Then there came the sound.

At first it was a low indistinguishable sound that could have been the merest hush of a nervous breeze, but the sound began to grow and swirl around the beds. Blankets began to flutter as if brushed by a passing hand. Elizabeth was frightened. 

Every instinct yelled out for her to run.  

She listened knowing that if she heard its true notes, she would be lost. This was the time to run. This was the time to swim upwards from this sleep. She pushed away from the floor yet did not move. Movement and sound converged. She was aware of sheets being filled with the forms of sleeplessness. In the far distance was a darkened cloud that was flooding the sky. It moved with the agility of a hand seeping back and forth a grey swathe of foreboding. She would pull herself upward towards safety. She would tell herself that this was not real, that it was only a dream. A nightmare.

Her heart raced and pounded in her chest and pulsed into her temples. Her skin rippled with an ancient angst like a memory locked into despair. There was more movement in the growing darkness of the ward, but closer still there was also a hand beginning to climb from under sheets. She saw it from the dreamer’s viewpoint, seeing herself from above and from the side simultaneously. Yet she could not affect what she perceived to be happening. The hand that was revealing itself from beneath the veil of dread was that of The Piper and the bodies that were rising from their white cotton shrouds were those belonging to her parents, her brother and the neighbours lost so long ago on that summer night.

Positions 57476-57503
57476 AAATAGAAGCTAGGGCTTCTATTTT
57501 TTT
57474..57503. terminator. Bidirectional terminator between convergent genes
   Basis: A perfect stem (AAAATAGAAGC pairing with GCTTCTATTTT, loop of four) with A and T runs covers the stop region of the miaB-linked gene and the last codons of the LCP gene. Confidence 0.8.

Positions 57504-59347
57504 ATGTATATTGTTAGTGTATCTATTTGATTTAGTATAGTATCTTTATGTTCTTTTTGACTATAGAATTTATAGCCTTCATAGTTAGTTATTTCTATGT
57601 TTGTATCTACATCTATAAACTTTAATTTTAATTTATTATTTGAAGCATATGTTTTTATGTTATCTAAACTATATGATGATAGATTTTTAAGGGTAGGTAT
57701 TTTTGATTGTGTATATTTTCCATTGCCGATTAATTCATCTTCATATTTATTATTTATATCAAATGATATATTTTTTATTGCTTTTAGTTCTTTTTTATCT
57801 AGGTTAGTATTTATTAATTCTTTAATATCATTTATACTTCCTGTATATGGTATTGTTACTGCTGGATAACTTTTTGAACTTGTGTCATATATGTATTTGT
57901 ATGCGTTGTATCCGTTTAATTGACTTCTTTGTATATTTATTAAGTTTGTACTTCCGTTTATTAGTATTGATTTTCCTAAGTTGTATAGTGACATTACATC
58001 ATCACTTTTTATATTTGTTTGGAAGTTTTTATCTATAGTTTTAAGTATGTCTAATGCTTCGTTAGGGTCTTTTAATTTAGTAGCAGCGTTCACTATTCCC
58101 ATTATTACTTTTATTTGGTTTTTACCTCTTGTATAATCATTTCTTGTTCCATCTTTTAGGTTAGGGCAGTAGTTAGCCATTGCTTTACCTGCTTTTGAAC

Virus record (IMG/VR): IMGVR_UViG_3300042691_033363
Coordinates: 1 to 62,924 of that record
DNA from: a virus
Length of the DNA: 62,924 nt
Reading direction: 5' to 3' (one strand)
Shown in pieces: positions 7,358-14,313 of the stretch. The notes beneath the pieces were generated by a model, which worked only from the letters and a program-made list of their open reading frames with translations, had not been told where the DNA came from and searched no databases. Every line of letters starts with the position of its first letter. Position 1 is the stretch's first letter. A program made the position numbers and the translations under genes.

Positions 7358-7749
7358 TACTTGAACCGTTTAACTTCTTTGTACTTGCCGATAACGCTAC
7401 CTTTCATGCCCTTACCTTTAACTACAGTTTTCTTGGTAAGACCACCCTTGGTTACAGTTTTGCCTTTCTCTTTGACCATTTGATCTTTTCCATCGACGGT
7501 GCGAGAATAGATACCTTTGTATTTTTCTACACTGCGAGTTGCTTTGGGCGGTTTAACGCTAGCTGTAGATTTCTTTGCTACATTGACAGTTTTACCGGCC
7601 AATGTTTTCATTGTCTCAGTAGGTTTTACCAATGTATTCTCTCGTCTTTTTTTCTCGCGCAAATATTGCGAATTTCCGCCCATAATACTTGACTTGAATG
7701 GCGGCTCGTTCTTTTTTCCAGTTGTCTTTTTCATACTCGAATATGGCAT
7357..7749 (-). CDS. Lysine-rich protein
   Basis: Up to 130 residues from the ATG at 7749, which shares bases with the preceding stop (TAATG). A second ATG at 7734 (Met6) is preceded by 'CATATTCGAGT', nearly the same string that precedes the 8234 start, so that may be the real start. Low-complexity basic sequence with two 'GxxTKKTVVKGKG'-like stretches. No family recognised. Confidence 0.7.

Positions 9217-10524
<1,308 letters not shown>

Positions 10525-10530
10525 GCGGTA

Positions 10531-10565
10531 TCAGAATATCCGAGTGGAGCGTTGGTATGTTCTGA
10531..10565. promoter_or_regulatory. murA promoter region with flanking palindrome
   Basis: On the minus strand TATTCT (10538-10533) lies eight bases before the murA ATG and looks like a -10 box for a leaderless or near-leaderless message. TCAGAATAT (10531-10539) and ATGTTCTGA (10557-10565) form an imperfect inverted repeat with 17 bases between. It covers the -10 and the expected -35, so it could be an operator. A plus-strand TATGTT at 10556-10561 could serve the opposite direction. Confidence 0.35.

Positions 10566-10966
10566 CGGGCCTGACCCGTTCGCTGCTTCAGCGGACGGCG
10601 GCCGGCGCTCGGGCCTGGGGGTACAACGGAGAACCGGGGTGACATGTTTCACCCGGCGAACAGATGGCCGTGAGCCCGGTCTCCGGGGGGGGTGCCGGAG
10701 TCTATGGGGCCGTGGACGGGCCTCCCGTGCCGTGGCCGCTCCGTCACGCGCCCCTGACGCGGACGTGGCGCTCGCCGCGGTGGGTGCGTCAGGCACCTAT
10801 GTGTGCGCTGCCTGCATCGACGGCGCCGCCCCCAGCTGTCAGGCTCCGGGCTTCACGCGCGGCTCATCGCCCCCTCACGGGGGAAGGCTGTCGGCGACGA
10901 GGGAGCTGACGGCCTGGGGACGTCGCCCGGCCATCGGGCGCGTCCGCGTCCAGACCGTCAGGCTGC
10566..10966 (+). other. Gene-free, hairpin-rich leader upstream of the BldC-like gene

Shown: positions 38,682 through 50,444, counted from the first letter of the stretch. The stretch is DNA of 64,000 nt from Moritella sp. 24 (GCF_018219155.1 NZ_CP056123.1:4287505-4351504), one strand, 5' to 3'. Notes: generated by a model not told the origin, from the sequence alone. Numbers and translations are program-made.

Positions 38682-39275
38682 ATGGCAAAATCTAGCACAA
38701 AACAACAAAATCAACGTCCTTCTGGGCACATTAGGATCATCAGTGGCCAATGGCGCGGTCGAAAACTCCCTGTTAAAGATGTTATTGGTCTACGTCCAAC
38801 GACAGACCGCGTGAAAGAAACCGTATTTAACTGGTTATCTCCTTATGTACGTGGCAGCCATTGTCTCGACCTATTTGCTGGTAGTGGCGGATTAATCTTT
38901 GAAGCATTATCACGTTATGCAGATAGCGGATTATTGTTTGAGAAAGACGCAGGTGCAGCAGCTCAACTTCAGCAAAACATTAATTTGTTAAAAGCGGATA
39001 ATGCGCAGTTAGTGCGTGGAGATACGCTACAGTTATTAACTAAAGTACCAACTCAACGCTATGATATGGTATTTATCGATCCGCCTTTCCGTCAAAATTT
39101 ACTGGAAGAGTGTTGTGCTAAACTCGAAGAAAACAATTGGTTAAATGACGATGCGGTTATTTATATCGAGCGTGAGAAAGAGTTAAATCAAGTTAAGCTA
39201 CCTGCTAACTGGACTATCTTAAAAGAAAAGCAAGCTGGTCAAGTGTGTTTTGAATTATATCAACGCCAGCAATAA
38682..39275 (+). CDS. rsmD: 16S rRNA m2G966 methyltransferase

She would wake now. 

That was how it would happen. She would wake and she might even scream. Sweat would stand rigid on her body. She would be hyperventilating. For a brief moment there would be a memory of what she had been through. For a moment, she would remember the touch of The Piper’s clammy hand. For one long eternity there would remain the dreadful memory of a world that was not supposed to have been. For a fortunately forgettable instant, she would remember awaiting the grasp of The Piper as he claimed her for his own. 

But then she would wake.

That was when another grabbed her. 

Its feel was warm and she knew instinctively who it belonged to. Nicholas was there beside her putting his hand over his mouth and beckoning with his eyes for her to follow. She never questioned his request as they moved silently through the waking ward and she never questioned the fact that this Nicholas was no longer the one she had nursed for all these years. 

The boy was now a man and he had come back for her. 

Elizabeth was now old and frail. She had been in a nursing home for the last three years and had often wished that she could die. She had lived a long life, perhaps longer than God had intended, but she had always been haunted by those children on the ward. Now she had dreamt of Nicholas, the one who had escaped. The boy, she knew, was now a man and was out there on some errand that God had decided upon. She also understood that God had not forgotten her and the debt she owed him. 

Although her bones ached with years of rheumatism, she pulled them from her bed. She was upright surveying how the moon had thrown its light through the window. It was a cold night and the one that she had been waiting for. With no regard for the torturous strain brought on by movement, she washed and dressed in silence. She would leave this place of the dying and find her way back to where much of it had started: Fairfields House. 

Once she thought that she had cheated God, but she hadn’t. 

He had forgiven her and she owed him her soul.